Princess Mia grows up, creator Meg Cabot moves on
By Leanne Italie
NEW YORK ó With a regal air kiss for Princess Amelia Mignonette Grimaldi Thermopolis Renaldi, it’s time for girl fans of the smash-selling “Princess Diaries” to bid adieu, but author Meg Cabot isn’t going anywhere.
Cabot and the journal-crazed Mia part ways this month with the final Diaries installment, “Forever Princess.” The klutzy teen royal graduates from high school and sorts out her love life, leaving the multitasking Cabot to tend to the many other chick novels swirling in her head.
There’s also restoration of her spacious 1870s house near Ernest Hemingway’s place in Key West, Fla., her auction of celebrity-created tiaras to benefit the New York Public Library, and the care and feeding of her one-eyed cat, Henrietta.
“It’s a little bit weird. I’m so used to writing about Mia,” says Cabot, who launched her career with the first princess book back in 2000, boosted by two Disney movies starring Julie Andrews and Anne Hathaway. “I’ve already started talking about doing the college years and my editor’s like, ‘NO!’ ”
Cabot, 41, has left a lot of herself behind in Mia, the gawky Greenwich Village girl who discovers at age 14 that she’s the sole heir to the throne of the tiny European principality Genovia. Through her high school years, Mia barely survives princess lessons with her lush of a grandmere while managing a world of teen angst, scribbling frantically in her journals from many a bathroom stall about boyfriends, bullies, bad grades, friends and other crises du jour.
Like Cabot, Mia wrote romance and had a hard time with algebra. Like Cabot, Mia was completely grossed out when her mom hooked up with one of her teachers. Like Cabot, she has a hefty cat. And like Cabot’s first princess book, Mia’s steamy “Ransom My Heart” ó her fictitious final senior project ó was rejected by a steady stream of publishers before she hit it big, so big that Cabot put out the bodice-ripper in real life as a companion to the last Diaries book.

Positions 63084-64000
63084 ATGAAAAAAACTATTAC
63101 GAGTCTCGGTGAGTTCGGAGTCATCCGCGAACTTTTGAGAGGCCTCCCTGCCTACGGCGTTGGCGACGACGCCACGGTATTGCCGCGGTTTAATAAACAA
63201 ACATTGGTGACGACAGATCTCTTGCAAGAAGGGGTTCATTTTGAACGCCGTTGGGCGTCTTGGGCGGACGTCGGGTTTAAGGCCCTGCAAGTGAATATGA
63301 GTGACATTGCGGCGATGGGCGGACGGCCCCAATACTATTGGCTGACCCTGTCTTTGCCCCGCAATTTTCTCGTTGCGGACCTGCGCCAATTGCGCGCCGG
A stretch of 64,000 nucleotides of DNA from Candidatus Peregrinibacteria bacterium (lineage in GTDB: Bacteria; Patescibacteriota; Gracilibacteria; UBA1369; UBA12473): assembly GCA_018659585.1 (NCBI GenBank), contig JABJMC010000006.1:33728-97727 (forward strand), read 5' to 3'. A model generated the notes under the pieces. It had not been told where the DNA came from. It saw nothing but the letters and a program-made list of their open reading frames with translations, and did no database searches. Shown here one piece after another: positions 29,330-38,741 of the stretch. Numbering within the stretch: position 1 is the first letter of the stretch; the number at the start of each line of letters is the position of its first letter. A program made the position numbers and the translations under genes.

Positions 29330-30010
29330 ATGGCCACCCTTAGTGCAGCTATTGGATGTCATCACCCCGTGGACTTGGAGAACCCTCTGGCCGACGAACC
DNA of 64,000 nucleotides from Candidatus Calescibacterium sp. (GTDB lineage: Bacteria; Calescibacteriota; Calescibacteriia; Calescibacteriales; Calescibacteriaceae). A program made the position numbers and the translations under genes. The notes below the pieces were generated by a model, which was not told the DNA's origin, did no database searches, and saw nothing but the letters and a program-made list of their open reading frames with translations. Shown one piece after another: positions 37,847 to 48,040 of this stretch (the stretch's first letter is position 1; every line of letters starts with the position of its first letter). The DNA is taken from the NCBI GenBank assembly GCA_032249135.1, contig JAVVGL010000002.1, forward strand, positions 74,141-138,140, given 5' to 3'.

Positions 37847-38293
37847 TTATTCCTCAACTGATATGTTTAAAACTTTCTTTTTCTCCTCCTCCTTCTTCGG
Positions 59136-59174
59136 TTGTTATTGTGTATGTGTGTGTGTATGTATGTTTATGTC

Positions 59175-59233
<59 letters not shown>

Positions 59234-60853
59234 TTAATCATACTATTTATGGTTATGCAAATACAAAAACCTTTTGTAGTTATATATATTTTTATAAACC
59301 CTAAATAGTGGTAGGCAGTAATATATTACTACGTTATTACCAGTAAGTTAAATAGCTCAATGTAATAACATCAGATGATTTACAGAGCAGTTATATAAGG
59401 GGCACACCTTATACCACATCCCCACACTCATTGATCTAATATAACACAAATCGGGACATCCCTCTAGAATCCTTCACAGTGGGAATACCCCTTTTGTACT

“I started out writing romance novels under a different name so my grandma wouldn’t find out,” says Cabot, who grew up in Bloomington, Ind. “Princess Mia’s romance novel is getting four stars in People and I’m like, ‘What the hell, Patricia Cabot never got those reviews.’ For some reason sex didn’t sell for me. I’m the only person.”
Before her writing career took off, Cabot graduated from Indiana University and headed to New York at 22 to be an illustrator, peddling her portfolio after earning a degree in art.
At age 30, after the death of her dad, Cabot’s mom called her one day: She was moving to Maryland with one of Cabot’s college art professors.
In the Princess Diaries, Mia is scandalized when her mom dates, gets pregnant by and marries her algebra teacher, who eventually grows on the teen. Cabot’s parental tryst trauma was no less disturbing.